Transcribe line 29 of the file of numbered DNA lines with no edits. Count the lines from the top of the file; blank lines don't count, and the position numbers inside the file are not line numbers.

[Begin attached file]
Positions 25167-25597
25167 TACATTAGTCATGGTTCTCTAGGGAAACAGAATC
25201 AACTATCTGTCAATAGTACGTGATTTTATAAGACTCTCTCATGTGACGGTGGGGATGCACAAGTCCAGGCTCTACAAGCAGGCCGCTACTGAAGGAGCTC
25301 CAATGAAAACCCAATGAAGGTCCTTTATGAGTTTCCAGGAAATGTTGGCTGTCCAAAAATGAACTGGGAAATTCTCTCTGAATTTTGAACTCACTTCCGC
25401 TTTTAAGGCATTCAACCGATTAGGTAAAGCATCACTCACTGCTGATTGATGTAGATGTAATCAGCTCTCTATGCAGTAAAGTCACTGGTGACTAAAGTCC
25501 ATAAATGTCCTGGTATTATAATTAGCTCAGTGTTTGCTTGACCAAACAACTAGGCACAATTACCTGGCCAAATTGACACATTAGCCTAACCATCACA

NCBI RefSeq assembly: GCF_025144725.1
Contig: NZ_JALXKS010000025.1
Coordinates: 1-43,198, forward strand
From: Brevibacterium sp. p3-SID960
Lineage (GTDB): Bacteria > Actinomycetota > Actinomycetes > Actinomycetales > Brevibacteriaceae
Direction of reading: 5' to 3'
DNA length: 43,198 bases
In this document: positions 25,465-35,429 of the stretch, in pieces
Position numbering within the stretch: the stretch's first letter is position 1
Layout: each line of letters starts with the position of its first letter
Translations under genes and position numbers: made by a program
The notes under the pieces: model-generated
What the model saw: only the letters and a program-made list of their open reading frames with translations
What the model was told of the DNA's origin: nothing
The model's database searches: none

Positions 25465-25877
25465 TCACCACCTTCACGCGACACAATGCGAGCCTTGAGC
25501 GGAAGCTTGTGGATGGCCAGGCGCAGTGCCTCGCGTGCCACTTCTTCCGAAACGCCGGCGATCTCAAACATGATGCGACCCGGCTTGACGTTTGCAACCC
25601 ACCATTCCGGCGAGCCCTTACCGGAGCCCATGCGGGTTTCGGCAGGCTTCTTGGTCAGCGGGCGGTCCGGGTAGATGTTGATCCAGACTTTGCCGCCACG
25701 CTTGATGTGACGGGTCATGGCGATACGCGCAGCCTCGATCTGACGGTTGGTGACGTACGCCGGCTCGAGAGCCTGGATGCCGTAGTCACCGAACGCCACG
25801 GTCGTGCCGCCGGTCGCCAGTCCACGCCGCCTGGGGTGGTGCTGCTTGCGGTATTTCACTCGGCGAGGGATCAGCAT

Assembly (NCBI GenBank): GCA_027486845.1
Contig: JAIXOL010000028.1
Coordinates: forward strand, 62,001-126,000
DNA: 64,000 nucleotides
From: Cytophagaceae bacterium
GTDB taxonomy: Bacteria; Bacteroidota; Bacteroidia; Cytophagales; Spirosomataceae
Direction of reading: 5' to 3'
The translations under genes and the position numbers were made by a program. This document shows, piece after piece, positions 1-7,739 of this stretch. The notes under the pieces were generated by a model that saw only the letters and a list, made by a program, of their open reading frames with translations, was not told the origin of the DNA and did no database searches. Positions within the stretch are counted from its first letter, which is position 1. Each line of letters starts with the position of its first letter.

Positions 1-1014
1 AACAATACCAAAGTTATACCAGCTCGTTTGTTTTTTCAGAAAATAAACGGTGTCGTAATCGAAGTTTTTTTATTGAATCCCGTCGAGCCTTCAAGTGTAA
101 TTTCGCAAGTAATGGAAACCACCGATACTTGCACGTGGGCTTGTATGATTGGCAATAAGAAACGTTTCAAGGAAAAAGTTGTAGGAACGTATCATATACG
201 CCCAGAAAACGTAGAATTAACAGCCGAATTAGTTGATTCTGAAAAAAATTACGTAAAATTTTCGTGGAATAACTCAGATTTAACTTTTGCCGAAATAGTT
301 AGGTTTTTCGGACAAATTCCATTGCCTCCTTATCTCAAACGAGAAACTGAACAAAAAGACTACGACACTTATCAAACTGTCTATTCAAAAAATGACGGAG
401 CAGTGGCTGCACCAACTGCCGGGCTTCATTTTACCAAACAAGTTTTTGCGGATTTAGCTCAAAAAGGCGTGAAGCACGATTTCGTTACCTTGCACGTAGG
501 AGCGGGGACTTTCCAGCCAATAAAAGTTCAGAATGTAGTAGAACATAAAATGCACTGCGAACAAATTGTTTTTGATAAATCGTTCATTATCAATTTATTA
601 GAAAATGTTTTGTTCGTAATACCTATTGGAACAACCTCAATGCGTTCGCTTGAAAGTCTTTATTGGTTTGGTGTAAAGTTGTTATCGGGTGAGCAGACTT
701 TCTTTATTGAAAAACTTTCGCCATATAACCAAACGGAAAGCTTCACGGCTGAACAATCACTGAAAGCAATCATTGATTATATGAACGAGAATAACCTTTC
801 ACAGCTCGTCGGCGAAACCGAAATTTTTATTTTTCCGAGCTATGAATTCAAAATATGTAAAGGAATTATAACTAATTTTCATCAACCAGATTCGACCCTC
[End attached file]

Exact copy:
Contig: JAIXOL010000028.1